• Users Online: 179
  • Home
  • Print this page
  • Email this page
Home About us Editorial board Search Ahead of print Current issue Archives Submit article Instructions Subscribe Contacts Login 

 Table of Contents  
Year : 2017  |  Volume : 4  |  Issue : 4  |  Page : 268-271

Management of periradicular lesion using calcium sulfate graft: An unique case report

Department of Periodontology, Army Dental Centre Research and Referral, New Delhi, India

Date of Web Publication11-Oct-2017

Correspondence Address:
Arnav Mukherji
15/202, Heritage Apartments, On DBP Road, Yelahanka, Bengaluru - 560 064, Karnataka
Login to access the Email id

Source of Support: None, Conflict of Interest: None

DOI: 10.4103/cjhr.cjhr_50_17

Rights and Permissions

Failure to root canal treatment can be attributed to inadequate treatment. Although highest standards are followed, still failure is inevitable. In most of the cases, the endodontic failure results from persistent or secondary intraradicular infection. Extraradicular infections may also be implicated in the failure of some cases. Paraendodontic surgery is warranted in periapical diseases treatment, when traditional endodontic therapy does not obtain satisfactory outcomes. The objective of this case report is to report a clinical case where an apicoectomy was indicated due to failure in conventional endodontic treatment followed by unconventional bone grafting using calcium sulfate.

Keywords: Apicoectomy, calcium sulfate, osteoconductive

How to cite this article:
Mukherji A. Management of periradicular lesion using calcium sulfate graft: An unique case report. CHRISMED J Health Res 2017;4:268-71

How to cite this URL:
Mukherji A. Management of periradicular lesion using calcium sulfate graft: An unique case report. CHRISMED J Health Res [serial online] 2017 [cited 2020 Apr 4];4:268-71. Available from: http://www.cjhr.org/text.asp?2017/4/4/268/216478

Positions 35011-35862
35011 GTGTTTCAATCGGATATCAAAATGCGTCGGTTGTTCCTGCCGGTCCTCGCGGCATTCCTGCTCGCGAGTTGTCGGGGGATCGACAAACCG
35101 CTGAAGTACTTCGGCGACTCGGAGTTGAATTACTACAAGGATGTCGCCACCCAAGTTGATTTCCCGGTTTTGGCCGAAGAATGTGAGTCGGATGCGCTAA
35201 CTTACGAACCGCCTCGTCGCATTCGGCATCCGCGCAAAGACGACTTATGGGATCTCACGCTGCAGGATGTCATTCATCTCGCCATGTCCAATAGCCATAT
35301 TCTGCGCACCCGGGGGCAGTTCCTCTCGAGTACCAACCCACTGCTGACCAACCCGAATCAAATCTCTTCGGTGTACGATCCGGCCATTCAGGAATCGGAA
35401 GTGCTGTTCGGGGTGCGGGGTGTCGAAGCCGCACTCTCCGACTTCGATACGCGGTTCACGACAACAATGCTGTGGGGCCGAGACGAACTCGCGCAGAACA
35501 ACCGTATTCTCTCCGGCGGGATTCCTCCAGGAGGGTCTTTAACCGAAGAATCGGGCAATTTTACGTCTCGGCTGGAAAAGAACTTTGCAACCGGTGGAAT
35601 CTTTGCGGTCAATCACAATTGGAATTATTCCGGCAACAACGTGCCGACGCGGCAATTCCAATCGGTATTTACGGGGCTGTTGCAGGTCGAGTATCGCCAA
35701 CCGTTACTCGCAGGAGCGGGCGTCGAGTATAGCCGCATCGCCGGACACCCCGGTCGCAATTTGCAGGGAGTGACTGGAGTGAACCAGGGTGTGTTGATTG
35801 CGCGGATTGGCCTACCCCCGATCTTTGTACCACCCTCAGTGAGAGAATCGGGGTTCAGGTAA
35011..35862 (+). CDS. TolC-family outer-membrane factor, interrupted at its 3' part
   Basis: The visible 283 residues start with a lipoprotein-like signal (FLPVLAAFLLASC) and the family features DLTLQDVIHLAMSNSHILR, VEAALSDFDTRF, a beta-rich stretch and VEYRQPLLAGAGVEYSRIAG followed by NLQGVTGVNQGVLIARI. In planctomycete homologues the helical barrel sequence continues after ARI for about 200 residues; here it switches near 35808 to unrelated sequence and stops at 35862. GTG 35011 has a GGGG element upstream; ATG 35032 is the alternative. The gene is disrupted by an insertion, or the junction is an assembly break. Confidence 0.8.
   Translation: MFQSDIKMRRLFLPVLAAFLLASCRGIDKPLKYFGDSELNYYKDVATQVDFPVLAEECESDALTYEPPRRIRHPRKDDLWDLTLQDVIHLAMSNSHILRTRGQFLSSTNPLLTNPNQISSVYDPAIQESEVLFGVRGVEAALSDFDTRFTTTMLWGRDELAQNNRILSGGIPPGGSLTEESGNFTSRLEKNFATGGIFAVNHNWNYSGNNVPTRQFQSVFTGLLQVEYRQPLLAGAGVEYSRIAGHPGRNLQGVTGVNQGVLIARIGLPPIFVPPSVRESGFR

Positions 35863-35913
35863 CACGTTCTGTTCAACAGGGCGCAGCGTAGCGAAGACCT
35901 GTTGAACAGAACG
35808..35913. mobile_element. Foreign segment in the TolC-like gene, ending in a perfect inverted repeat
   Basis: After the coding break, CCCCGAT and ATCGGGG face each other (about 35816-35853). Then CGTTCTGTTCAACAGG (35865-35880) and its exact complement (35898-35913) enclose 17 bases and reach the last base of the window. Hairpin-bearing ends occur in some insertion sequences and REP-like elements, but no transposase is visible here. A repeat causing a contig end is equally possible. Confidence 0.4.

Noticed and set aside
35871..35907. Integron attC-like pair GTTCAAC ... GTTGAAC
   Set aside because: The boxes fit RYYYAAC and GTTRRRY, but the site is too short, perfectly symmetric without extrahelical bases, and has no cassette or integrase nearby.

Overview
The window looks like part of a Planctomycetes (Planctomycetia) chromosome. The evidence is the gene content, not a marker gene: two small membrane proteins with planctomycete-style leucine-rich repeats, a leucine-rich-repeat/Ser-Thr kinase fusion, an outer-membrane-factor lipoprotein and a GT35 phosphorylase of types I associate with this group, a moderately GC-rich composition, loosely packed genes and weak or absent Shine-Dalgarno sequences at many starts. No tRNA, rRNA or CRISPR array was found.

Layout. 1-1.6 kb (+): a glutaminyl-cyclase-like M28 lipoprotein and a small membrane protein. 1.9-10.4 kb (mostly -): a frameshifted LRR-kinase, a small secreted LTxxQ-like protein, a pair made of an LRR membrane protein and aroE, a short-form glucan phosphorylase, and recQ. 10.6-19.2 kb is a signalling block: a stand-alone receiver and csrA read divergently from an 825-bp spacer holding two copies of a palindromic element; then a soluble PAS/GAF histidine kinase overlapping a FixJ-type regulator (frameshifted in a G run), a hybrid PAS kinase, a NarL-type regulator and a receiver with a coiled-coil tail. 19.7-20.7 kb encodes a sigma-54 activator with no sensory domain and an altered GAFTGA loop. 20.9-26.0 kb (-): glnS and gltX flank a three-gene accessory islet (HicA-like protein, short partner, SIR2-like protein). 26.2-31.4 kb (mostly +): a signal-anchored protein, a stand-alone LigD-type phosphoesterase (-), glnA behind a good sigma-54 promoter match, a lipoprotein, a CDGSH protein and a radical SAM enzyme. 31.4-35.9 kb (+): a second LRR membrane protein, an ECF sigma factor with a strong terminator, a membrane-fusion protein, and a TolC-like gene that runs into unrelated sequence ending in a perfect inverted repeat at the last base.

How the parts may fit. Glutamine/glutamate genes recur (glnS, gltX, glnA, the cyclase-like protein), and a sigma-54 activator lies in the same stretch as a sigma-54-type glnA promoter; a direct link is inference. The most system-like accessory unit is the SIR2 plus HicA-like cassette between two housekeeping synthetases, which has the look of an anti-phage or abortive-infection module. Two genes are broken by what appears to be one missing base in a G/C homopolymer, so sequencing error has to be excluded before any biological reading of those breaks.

Introduction Top

The reason many teeth do not respond to root canal treatment (RCT) is because of procedural errors that prevent the control and prevention of intracanal endodontic infection.[1] Certainly, the major factors associated with endodontic failure are the persistence of microbial infection in the root canal system and/or the periradicular area.[2] In truth, a procedural accident makes it impossible to accomplish appropriate intracanal procedures.[3] When traditional endodontic therapy does not obtain favorable outcomes, then periradicular surgery is recommended. The aim is to remove periapical lesion and achieve apical sealing, allowing soft and hard tissue regeneration.[4]

According to the European Society of Endodontology 1994, the indications for periradicular surgery are obstructed canal with radiologic findings and/or clinical symptoms, extruded material with radiologic findings and/or clinical symptoms, failed RCT when retreatment is inappropriate (isthmus tissue, persistent acute symptoms or flare-ups, risk of root fracture), perforations with radiologic findings and/or clinical symptoms, and where it is impossible to treat from within the pulp cavity.[5]

  Case Report Top

A serving soldier aged 38-year-old reported to our department with complaint of pain in relation to 21 and 22 [Figure 1]. His past dental history indicated that he underwent RCT in 21 and 22, 3 years back. Tender on percussion was present in both teeth. Twenty-one had Grade III and 22 had Grade II mobility, respectively. On radiographic examination, incomplete obturation in relation to 21 and 22; as well as periapical radiolucency was observed [Figure 2]. The patient was given the option of extraction followed by prosthetic rehabilitation. The patient was not keen for extraction, so it was decided to save the tooth. After taking into clinical and radiographic findings, apicoectomy followed by bone grafting was decided upon. Re-RCT was done in 21 and 22. After 3 weeks, the patient was recalled for periapical surgery. Hematological investigations were nonsignificant. The topical anesthetic used was Lignocaine and the local anesthetic was 2% lignocaine with epinephrine 1:80,000. Neumann's incision was chosen, starting from the mesial surface of 23 to the distal surface of 11 [Figure 3]. With the aid of a scalpel blade size number 15 the intrasulcular incision was given. With the help of periosteal elevator the flap was reflected till periapical exposure was satisfactory and the defect was visible, measuring 5 cm × 2 cm [Figure 4]. Apical curettage was performed using lucas curette size 85 and 86 (Hu-Friedy). Then, around 2 mm of root resection was done in relation to 21 and 22 with the aid of size 702 bur.